"Salary VS Hourly"

Years ago, I made a conscious decision to change my mindset when it came to how I viewed my career in music. Looking back, five years later, I can say without a doubt that it was one of the smartest moves I ever made. 

I recently came across an article I wrote at the time about my decision and feel like I can say now, without a shadow of a doubt, this mindset will be a game-changer for your future if you embrace it NOW.

From The Archive: "Salary VS Hourly" // The mindset that will change your career

People in a career that pays a 'Salary' have a natural advantage over those of us working an 'hourly' freelance career. By not recognizing it, you could be missing out on the mindset that could determine your success.

Salary: Being compensated a set amount throughout the course of a year to accomplish a specific job or vocation.
Hourly: Us musicians who get paid determined by the gig or event. The gig often en flux, the pay often en flux.

You may have already spotted it.

Someone working salary naturally looks at their year as a whole and decides up front the level of work, professionalism, and quality that they as an employee are going to hold themselves to. 

The disadvantage we as musicians have is the constant temptation to look at each gig as a unique individual job situation; therefore placing upon each one an individual level of importance and priority. We naturally begin to categorize gigs into mental folders of the importance we place on them.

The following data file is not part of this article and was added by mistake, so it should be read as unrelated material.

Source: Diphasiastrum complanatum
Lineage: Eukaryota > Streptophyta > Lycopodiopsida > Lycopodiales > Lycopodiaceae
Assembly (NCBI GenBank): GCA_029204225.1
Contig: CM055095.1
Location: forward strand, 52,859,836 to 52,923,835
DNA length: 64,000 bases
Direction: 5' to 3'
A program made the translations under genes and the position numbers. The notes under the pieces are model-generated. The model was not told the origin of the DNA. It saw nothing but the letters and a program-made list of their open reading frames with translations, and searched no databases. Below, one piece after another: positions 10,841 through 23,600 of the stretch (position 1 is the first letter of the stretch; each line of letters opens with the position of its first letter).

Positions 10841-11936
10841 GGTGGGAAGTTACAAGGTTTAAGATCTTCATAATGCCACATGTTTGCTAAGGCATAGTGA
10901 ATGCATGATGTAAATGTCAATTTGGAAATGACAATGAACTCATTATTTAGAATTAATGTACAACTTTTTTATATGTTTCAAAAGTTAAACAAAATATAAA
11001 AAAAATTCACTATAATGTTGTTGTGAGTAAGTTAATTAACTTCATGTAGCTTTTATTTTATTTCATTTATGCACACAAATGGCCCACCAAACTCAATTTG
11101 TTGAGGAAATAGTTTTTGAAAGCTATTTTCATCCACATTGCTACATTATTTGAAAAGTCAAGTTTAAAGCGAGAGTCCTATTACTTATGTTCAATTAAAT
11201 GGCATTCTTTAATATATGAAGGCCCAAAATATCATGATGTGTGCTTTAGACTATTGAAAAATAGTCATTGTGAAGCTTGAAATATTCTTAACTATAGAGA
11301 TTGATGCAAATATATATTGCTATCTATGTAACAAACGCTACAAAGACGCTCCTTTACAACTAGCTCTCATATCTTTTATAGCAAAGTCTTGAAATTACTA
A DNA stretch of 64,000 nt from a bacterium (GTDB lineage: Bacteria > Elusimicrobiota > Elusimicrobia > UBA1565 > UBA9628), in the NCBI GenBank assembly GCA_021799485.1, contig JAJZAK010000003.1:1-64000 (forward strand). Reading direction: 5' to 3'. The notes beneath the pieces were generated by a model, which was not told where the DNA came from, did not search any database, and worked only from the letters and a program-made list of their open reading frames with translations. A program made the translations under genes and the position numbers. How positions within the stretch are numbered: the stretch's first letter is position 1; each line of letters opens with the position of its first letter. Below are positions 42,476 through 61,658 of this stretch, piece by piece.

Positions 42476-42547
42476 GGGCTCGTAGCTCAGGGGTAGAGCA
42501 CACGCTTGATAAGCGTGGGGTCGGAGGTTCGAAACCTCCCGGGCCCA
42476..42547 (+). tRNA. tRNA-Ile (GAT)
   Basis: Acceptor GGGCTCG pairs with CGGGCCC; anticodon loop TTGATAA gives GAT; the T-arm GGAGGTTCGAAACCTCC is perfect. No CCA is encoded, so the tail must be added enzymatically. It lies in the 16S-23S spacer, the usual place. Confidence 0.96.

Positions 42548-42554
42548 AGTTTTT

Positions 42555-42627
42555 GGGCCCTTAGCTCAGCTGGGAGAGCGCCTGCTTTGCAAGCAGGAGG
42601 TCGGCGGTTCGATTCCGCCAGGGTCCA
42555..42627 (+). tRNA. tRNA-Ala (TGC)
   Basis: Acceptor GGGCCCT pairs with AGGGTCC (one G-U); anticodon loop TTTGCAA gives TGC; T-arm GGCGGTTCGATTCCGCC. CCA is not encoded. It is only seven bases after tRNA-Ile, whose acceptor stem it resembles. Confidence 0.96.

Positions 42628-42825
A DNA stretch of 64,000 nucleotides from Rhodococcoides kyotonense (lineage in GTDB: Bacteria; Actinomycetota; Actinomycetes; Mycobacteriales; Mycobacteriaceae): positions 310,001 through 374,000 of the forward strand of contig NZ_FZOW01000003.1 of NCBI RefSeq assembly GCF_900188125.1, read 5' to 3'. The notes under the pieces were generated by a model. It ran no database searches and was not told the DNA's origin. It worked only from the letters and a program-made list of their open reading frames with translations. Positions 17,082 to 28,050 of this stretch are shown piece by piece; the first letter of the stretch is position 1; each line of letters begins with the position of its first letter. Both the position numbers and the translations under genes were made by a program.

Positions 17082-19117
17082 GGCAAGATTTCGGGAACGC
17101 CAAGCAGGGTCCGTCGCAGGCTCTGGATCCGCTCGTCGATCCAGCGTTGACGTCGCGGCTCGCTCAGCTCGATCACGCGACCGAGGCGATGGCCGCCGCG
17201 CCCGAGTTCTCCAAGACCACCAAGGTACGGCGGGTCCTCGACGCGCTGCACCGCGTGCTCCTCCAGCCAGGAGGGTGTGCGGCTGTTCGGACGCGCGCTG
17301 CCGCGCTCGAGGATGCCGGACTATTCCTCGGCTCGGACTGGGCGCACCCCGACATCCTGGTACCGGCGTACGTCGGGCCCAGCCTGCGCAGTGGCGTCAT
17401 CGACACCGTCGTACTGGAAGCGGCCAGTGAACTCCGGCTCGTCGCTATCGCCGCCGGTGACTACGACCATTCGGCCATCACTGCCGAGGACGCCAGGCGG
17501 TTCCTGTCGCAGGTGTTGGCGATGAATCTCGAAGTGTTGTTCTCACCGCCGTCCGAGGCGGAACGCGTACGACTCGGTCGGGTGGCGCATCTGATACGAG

The outcome: We begin to half-ass it at gigs due to external reasons such as how much/little we're getting paid, who we're playing for, the level of musicianship of the other musicians, or the chance this gig could lead to a bigger opportunity

Check it out! This isn't a mindset that will just happen due to laziness or something happening to make someone jaded, this is the natural inclination and is going to freakin happen unless a you are proactive. 

Thinking about how I can personally counteract that mindset is something I've spent quite a bit of time thinking about. Here are three actions that have been a massive help to me:

1. Sit down (literally sit your butt down at a table with pen and paper in front of you) and decide the level of musician/artist you're going to be. Be specific and write it down. Awhile back, some things for me were: "Always showing up knowing the songs down cold, memorized" "Always showing up (set up) on time" "Always show up with professional, working, gear." And so on... Even down to the clothes you're wearing...

2. Once you're done this RESOLVE to hold yourself your new level of awesomeness and NEVER slack on it. NO MATTER WHAT! I don't care if you need to find someone who you play with regularly and tell them that if they catch you slacking on any of them you have to buy them a steak dinner, whatever you have to do. Do it!

Finally, once you've decided your standards, look at every gig you're asked to do up front and ask yourself, "Am I willing or able to show up in all my full awesomeness to this?" This is tough because it may mean saying no to somethings. (What, say no to a gig???? Musical Blaspheme!!!!) It also, takes away opportunity for excuses. Oh you're doing this gig for free? I don't give a crap, if you agreed to do it, show up and kick butt.

Quit looking at each gig as a paycheck and more like an installment in your yearly salary. Whether or not you're successful depends on it.